The search for a stolen vehicle at a Midvale home Friday led state investigators not only to the missing flatbed truck but to 35 pounds of marijuana plants flourishing in the yard.
The 14 or so plants were 4 1/2-feet to 5 1/2-feet high and about 4 feet wide, said Lt. Tim Fletcher of the Utah State Tax Commission's Motor Vehicle Enforcement Division (MVED). Some of the plants had already been harvested by having their buds removed. Investigators served a warrant at the home, 7378 S. 1000 East, about 10:30 a.m. Friday, after tips led them to believe the resident there was dismantling cars — most likely stolen ones — on the property without a license.
The find will likely net the homeowner, whom Fletcher said was away on a weekend trip, with a handful of felony and misdemeanor charges.
Investigators say turning up drugs or other illegal activities is a regular part of the stolen vehicle recovery business. During a similar operation last week, MVED investigators found some 53 balloons of heroin in addition to the sought-after stolen goods. Sometimes they uncover methamphetamine labs and larger auto theft rings, or chop shops, where the stolen cars are dismantled and the parts sold.
"Almost every single time we find evidence of narcotics, drug distribution, counterfeits of title, temporary permits or drivers' licenses," said Kip Ingersoll, MVED's deputy director. "It's quite common."
So common, in fact, that earlier this week Ingersoll and division director Kent Jorgensen approached the Legislature's Law Enforcement and Criminal Justice Committee with a bill proposal that would create the Utah Automobile Crime Prevention Authority, which would add $1 to vehicle registration fees and use that money to help state and local police increase motor vehicle theft investigations and prevention programs.
Raising registration fees by $1 would generate about $2.8 million in funds, Jorgensen projects. Under the bill, the Utah Department of Public Safety would house the authority and distribute funds.
Vehicle theft recovery and arrest rates are going down while the number of thefts has consistently risen. Last year some 6,695 cars, trucks, buses, motorcycles and other vehicles worth more than $34 million were stolen from Utahns; only about half of those were recovered and only 968 — or 14 percent — of the cases resulted in arrests.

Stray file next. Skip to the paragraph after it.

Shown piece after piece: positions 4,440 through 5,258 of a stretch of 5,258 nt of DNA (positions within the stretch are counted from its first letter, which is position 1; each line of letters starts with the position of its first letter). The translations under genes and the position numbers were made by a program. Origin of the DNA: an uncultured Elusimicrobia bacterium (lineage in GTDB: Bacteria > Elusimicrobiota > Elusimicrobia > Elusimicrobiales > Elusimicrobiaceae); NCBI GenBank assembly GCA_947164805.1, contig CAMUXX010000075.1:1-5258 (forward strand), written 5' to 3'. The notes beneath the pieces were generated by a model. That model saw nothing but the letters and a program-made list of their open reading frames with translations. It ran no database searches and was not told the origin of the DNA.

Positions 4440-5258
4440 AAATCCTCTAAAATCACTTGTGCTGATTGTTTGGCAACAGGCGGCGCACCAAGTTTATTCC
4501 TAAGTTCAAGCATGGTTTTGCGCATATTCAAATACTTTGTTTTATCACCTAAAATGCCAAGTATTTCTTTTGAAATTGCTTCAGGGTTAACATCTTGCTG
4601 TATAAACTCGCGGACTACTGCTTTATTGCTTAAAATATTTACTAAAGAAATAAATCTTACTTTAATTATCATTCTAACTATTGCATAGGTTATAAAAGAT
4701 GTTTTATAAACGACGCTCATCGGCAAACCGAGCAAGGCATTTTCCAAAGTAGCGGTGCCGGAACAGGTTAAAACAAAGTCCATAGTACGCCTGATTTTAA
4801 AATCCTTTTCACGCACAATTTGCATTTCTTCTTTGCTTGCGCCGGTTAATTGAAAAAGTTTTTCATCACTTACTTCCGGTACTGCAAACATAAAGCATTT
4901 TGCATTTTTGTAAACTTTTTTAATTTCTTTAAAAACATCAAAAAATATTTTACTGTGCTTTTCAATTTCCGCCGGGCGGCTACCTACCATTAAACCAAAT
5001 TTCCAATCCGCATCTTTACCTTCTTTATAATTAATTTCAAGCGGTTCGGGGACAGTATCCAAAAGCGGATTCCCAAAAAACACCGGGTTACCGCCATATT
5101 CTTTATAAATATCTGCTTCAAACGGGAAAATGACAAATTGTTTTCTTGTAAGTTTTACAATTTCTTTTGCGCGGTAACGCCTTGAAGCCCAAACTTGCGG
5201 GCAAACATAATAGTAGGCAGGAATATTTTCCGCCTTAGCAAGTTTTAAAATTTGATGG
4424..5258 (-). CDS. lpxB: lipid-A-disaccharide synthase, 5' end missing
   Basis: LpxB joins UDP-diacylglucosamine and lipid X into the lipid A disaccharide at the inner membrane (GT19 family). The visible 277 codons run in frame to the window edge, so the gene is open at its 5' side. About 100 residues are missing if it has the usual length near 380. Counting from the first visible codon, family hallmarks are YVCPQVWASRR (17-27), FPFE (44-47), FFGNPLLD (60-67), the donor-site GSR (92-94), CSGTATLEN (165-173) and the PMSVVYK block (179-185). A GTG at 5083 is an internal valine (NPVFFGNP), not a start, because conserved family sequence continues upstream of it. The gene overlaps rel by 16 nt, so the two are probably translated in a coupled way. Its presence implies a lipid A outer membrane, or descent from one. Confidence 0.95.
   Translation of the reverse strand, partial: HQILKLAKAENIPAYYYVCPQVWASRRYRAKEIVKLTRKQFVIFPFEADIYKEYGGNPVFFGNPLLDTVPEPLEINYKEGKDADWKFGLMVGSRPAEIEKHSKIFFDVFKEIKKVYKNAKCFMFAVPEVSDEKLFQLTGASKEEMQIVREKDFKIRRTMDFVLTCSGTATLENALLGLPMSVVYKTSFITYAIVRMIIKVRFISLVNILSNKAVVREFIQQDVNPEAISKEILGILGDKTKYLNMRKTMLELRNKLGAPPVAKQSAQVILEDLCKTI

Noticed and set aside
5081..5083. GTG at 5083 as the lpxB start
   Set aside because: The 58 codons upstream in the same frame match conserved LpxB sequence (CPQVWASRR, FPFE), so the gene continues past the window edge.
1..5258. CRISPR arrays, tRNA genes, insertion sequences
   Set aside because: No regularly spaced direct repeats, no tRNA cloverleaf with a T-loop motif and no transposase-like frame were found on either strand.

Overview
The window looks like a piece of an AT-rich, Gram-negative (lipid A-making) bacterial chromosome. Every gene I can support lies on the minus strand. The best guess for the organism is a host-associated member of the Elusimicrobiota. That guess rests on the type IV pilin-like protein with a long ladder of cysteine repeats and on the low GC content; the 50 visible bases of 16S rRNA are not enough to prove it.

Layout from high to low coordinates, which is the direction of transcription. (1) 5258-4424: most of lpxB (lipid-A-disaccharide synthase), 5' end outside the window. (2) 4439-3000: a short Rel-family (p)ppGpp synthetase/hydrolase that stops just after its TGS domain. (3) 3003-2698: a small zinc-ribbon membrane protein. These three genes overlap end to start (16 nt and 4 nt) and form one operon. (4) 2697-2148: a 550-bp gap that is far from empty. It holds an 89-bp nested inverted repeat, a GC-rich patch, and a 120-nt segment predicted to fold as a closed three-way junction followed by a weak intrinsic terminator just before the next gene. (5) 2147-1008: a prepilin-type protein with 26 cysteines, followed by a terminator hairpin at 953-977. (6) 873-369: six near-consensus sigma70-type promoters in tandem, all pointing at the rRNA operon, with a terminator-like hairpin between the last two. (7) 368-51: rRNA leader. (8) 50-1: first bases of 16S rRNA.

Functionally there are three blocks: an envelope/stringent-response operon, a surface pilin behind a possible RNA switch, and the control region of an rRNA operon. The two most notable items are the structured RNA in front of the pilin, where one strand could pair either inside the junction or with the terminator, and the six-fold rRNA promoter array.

The statistics for 2001 show 6,073 thefts with arrests in 18 percent of cases. In 2000 there were 5,640 recorded thefts with arrests in 20 percent of cases. Jorgensen attributed the trend to the loss of officers and investigators to the war in Iraq, as well as some agencies dedicating resources to other areas.
"It's a shift in priorities that's causing the rates to go down," he said.
High vehicle theft rates affect Utah consumers, who face higher auto insurance rates. States that have focused on the problem and reduced their theft rates have seen reductions in insurance rates, Jorgensen said.
While legislative committee members expressed some hesitation about the proposal, they didn't shut the door on further discussion. Some members of the committee were reluctant to raise registration fees while others wondered about funding local police investigations with state monies and the appropriateness of having the Department of Public Safety hold those purse strings as opposed to the Tax Commission or another agency.
"What is the advantage to doing this versus just saying to our DPS, here's some additional funds, put some people on this?" asked Rep. Ron Bigelow, R-West Valley.
Jorgensen said the division isn't locked into a particular formula for the authority but he believes committing to addressing the motor vehicle theft program is worth the time, energy and fee increases.
"If you focus on the problem you can get some good results," he said. "I guarantee you that if you focus on this type of crime, you'll be solving other crimes."